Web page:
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More than half of parents worry about early child ­development

A recent survey commissioned by Primrose Schools of 2,000 parents with children aged five years and younger found that 59% of parents are “deeply concerned” about their kids’ personal and academic development. The study was conducted by OnePoll for the franchise system of private preschools with more than 500 learning centers across 34 states.

Parents who participated in the survey worried most about their kids learning social skills. Fifty percent were concerned that their children learn fair play and cooperation, while 49% want them to communicate well with others. Children learning how to express themselves was a close third in their list of concerns.

98% of parents recognize that the first five years of life play a critical role in setting a child up for a successful future. However, parents still struggle despite their best efforts.

When asked to identify the most challenging parts of parenting, 38% of parents said, “creating a routine.” They also named other difficulties: how to plan activities for children, reinforce good behaviors, maintain a stable and consistent environment, and work to improve math and reading skills.

Nonetheless, beleaguered parents do not have to do it alone. Most parents rely on a network of people and institutions for support. Eighty-eight percent of parents count upon their immediate family for help, while 82% depend on their preschool.

Dr. Amy Jackson, former educator and Chief Early Learning Strategy Officer at Primrose Schools, emphasizes the importance of the early years in childhood development in a press release.

“Learning will never be this easy again,” explains Dr. Jackson. “The environment and experiences children have in their first five years will shape their academic, physical, and social-emotional development. These critical years form the foundation for learning and ultimately, who a child will become.”

The First Five Formative Years

Experts stress the significance of brain development processes in the first five years of life. Consider the exponential growth rate — a newborn’s brain doubles in size during their first year of life and nearly reaches full size by the time they enroll in kindergarten. The brain forms more than 1 million neural connections per second throughout this development period.

Early experiences contribute to the foundation for a future social and academic life. For parents, these years represent the best moment to foster the skills necessary to be a capable adult. Communication, problem-solving, and emotional self-regulation are some examples of soft skills indispensable for success. Because the brain loses some of its ability for new connections as a person ages, humans find it harder to acquire these traits as adults.

With the proper care, the Centers for Disease Control and Prevention expects neurotypical kids to achieve the following milestones by age 5:

Physical — doing up buttons on clothes and hopping on one foot.Cognitive — identifying some numbers and letters and understanding time.

Communication — telling a story, answering questions, and having a conversation.

Social — following rules, taking turns with playmates, and completing simple chores.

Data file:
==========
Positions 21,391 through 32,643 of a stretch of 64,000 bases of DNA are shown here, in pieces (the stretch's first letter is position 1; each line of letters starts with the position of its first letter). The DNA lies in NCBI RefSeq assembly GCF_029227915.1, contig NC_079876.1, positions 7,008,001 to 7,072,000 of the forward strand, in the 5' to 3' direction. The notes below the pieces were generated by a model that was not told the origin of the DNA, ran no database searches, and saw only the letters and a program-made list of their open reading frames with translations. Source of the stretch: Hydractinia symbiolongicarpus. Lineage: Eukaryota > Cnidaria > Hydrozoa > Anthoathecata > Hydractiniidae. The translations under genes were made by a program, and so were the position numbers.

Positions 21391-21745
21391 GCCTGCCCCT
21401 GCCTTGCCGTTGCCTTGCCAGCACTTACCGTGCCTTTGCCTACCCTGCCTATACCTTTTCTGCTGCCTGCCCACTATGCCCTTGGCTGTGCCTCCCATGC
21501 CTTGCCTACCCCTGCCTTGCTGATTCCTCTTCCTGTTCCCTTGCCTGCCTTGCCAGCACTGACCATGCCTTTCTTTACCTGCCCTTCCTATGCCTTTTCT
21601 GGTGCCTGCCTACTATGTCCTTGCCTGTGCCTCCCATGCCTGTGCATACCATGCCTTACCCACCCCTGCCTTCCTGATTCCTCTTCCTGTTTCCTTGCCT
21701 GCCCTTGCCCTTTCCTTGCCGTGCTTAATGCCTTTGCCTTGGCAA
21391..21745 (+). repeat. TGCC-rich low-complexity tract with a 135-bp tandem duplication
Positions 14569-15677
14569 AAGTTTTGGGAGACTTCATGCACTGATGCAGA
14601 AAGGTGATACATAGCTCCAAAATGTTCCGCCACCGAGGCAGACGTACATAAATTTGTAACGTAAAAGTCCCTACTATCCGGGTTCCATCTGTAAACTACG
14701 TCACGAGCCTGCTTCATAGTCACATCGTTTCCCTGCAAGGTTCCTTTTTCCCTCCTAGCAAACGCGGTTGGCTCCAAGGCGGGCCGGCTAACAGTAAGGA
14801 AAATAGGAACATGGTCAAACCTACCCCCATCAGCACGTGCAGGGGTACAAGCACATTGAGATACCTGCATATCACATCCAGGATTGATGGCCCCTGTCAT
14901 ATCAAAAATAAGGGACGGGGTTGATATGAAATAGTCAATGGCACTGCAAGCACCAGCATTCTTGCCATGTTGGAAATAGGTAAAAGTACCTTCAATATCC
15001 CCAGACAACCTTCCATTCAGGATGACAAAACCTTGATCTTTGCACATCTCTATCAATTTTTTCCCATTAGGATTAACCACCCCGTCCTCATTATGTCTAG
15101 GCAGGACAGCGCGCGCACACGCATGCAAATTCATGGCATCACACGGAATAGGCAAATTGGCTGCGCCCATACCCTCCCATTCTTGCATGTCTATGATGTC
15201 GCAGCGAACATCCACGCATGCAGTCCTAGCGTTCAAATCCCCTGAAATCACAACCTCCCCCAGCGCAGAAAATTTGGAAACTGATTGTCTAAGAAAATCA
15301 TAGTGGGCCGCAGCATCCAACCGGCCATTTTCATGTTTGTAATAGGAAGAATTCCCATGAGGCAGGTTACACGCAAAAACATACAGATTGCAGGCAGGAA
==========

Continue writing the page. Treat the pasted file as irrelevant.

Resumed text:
Children who suffer from parental neglect at a very young age are likely to develop issues that affect them as adults. They might lack emotional intelligence and social skills, thus impeding their ability to socialize on the playground. More extreme consequences include low self-esteem, behavior issues, addiction, depression, and other mental health problems.

Recommendations for ­Concerned Caregivers

Parents know their roles’ importance in their child’s development. “It’s clear that parents want their children to learn these important academic and character development skills while their brains are most receptive to learning, but we know many worry about finding the right approach,” remarks Dr. Jackson.

As a representative of Primrose Schools, Dr. Jackson promotes the school system’s preferred research-based curriculum that combines “purposeful play with nurturing guidance from trained teachers.”

Nevertheless, parents can rely on other avenues for help. “Families of all kinds can find great value in family therapy for different reasons,” says Anna Harris, Clinical Mental Health Counselor at OnlineMFTPrograms.com.

“These sessions can provide a dedicated time for parents to bond with their child and talk with them about important emotional and skill-development topics,” Harris advises. “With the guidance of a licensed professional, this kind of therapy can help parents learn how and when to help their kids with their development needs.”

Ashima Sahore, researcher and clinical psychologist, recommends worried parents or those feeling stressed and isolated reach out to local support networks. “Navigating early childhood development as a parent can feel overwhelming, but you’re not alone,” she says.

“Seek support from family, friends, and professionals when needed. Community resources like parenting workshops, libraries, and early childhood education centers can be invaluable,” Sahore endorses.

Parents can also combine playtime with learning opportunities. “Through play, children explore their world, learn to deal with emotions, solve problems, and build relationships, Sahore explains. “Encourage play that involves both thinking and physical activity.”

“While the concerns of parents regarding early child development are justified, there are numerous proactive steps that can be taken to positively shape the developmental trajectory of young children,” Sahore says. “Remember, every small, loving interaction with your child contributes to their growth.”

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This article was produced by Media Decision and syndicated by Wealth of Geeks.

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